RISE heart ; thy Lord is risen. Sing his praise
Who takes thee by the hand, that thou likewise
With him mayst rise :
That, as his death calcined thee to dust,
His life may make thee gold, and much more just.
Awake, my lute, and struggle for thy part
With all thy art.
The crosse taught all wood to resound his name
Who bore the same.
His stretched sinews taught all strings, what key
Is best to celebrate this most high day.
Consort both heart and lute, and twist a song
Pleasant and long :
Or since all music is but three parts vied,
And multiplied ;
O let thy blessed Spirit bear a part,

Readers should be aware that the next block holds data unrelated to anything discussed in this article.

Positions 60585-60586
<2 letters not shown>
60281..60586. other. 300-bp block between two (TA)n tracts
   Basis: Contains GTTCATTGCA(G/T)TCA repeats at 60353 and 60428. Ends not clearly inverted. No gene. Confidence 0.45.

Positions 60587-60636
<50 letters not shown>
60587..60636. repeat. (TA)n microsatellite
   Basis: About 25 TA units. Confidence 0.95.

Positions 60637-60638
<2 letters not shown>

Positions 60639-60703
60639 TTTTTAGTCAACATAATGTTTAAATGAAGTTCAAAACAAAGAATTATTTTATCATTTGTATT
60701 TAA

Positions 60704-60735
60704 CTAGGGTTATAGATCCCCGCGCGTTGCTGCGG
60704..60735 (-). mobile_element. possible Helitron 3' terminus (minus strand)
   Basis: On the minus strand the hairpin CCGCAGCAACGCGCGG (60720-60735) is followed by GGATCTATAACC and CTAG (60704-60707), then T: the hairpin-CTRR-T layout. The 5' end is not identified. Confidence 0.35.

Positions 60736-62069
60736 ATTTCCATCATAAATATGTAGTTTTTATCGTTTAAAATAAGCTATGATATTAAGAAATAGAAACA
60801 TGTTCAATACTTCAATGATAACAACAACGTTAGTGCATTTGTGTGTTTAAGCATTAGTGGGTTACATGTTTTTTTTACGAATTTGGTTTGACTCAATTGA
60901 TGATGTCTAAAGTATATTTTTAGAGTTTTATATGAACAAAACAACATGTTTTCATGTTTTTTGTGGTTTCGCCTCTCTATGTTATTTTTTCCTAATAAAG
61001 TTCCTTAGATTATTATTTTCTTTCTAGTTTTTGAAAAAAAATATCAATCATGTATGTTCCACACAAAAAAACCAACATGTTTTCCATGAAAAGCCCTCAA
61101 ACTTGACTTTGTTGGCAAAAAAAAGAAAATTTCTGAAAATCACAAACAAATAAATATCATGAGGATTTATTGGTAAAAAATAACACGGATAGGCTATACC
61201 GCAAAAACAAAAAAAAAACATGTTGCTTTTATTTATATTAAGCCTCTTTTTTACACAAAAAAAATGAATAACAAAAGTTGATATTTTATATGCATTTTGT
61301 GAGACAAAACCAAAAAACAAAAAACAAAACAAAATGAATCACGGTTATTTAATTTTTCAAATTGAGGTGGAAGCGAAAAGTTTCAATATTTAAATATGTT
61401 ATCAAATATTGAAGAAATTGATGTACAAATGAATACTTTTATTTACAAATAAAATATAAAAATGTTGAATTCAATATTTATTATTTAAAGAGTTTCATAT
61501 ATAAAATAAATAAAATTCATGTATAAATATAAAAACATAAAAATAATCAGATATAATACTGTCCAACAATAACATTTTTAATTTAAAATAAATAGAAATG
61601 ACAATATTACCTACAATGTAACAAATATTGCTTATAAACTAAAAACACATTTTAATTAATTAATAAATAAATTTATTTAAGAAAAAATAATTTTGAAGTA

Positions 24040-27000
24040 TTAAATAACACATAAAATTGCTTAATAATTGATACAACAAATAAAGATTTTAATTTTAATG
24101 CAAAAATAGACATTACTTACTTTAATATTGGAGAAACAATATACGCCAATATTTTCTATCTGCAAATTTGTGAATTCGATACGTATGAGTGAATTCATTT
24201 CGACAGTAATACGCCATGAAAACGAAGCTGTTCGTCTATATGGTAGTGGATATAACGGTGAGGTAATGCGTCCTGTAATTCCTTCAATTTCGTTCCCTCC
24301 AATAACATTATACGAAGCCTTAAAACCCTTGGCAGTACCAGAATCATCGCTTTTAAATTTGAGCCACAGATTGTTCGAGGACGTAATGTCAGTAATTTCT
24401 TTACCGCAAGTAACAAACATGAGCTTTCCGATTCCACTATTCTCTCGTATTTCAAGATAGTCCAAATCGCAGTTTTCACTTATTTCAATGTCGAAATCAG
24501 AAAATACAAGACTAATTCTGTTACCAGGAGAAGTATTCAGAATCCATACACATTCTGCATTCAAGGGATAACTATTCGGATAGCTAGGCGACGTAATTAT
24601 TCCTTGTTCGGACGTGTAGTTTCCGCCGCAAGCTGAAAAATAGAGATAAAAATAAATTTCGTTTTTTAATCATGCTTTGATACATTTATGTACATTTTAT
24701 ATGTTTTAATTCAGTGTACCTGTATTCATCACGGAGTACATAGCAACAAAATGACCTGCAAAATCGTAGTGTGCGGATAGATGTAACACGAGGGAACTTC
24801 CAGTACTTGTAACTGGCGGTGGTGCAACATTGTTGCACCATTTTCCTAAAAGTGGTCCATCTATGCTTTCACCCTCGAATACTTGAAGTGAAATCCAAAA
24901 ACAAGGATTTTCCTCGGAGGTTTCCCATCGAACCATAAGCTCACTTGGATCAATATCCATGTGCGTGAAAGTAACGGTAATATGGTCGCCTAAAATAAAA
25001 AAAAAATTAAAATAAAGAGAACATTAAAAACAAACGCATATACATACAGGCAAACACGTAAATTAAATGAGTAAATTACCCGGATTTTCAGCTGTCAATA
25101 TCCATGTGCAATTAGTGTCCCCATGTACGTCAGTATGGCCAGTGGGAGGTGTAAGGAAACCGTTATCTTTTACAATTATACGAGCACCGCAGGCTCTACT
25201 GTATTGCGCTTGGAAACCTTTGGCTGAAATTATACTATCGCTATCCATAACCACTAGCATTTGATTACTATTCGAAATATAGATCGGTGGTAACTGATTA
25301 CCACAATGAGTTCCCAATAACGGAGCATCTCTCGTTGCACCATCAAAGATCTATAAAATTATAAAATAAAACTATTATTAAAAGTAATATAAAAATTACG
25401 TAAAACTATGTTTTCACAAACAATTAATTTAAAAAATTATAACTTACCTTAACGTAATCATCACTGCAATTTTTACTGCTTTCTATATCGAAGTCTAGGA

And make up our defects with his sweet art.
I got me flowers to straw thy way ;
I got me boughs off many a tree :
But thou wast up by break of day,
And brought’st thy sweets along with thee.
The Sunne arising in the East,
Though he give light, and th’ East perfume ;
If they should offer to contest
With thy arising, they presume.
Can there be any day but this,
Though many sunnes to shine endeavour ?
We count three hundred, but we misse :
There is but one, and that one ever.
Herbert, George. The Poetical Works of George Herbert.
New York: D. Appleton and Co., 1857. 236-238.
Engraving designed by Birket Foster ; engraved by Edmund Evans.
||to Works of George Herbert|
Site ©1996-2001 Anniina Jokinen. All Rights Reserved.
Created by Anniina Jokinen on September 21, 1996. Last updated on July 2, 2001.